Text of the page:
S ource: Telegraph
It would be the first known use of the unmanned aircraft in north Africa, where the US is considering how to halt the advance of al-Qaeda in the Islamic Maghreb (AQIM).
This armed movement, once considered one of the weaker branches of al-Qaeda, seized de facto control over 300,000 square miles of northern Mali earlier this year. The territory dominated by AQIM includes airports, military bases, training facilities and arms dumps.
White House officials have met their counterparts from the CIA, the Pentagon and the State Department to discuss how to confront AQIM. The talks began several months ago, but discussions of American drone strikes have become more urgent since AQIM was linked to last month’s attack on the US consulate in Benghazi.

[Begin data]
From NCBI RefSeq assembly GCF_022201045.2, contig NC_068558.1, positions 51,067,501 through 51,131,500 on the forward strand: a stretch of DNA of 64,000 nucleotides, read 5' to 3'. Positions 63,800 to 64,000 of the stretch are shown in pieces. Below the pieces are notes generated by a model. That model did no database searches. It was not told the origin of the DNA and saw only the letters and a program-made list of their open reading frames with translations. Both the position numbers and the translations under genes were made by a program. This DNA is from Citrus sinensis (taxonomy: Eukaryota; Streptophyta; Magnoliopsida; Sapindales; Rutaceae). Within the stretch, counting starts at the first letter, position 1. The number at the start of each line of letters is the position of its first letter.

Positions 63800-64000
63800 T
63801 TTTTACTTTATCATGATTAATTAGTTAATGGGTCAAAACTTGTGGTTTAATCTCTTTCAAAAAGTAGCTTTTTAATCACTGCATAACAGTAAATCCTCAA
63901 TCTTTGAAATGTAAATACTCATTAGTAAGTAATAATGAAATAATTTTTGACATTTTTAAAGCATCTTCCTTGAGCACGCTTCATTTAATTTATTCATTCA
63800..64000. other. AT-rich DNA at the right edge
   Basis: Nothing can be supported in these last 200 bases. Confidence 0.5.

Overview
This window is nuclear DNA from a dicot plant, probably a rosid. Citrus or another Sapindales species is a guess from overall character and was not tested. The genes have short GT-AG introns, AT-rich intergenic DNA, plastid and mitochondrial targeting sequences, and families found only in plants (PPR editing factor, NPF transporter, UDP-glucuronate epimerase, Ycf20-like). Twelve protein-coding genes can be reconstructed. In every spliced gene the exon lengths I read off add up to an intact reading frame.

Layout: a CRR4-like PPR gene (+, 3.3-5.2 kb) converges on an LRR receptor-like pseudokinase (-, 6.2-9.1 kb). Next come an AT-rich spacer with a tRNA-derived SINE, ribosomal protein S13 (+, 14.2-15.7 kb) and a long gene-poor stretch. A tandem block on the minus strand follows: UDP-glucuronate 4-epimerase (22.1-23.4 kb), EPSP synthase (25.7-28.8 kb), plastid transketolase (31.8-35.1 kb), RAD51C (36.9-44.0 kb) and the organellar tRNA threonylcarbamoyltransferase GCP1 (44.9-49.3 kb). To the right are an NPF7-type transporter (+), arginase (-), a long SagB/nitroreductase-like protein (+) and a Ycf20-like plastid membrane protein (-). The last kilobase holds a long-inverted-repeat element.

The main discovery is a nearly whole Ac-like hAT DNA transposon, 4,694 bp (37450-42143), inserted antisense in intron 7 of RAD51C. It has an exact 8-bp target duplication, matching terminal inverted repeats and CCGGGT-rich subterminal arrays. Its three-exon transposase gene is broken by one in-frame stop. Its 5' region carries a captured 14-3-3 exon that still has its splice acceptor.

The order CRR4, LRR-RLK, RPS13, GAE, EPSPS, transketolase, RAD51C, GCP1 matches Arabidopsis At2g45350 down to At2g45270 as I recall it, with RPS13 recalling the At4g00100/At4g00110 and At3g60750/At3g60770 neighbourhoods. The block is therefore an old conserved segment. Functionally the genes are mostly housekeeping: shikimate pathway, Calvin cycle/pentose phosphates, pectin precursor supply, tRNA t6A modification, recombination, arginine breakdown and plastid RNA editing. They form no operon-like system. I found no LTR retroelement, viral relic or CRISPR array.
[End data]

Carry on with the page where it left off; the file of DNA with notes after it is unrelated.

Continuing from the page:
General Carter Ham, head of the US Africa Command, told the Washington Post there were “no plans for US direct military intervention” but said that America would support counter-terrorism operations by other countries in the region.
Tanya Bradsher, a spokesman for the White House National Security Council, said: “It shouldn’t come as a surprise that the White House holds meetings on a variety of subjects, including a number of counter-terrorism issues. The President has been clear about his goal to destroy al-Qaeda’s network and we work toward that goal every day.”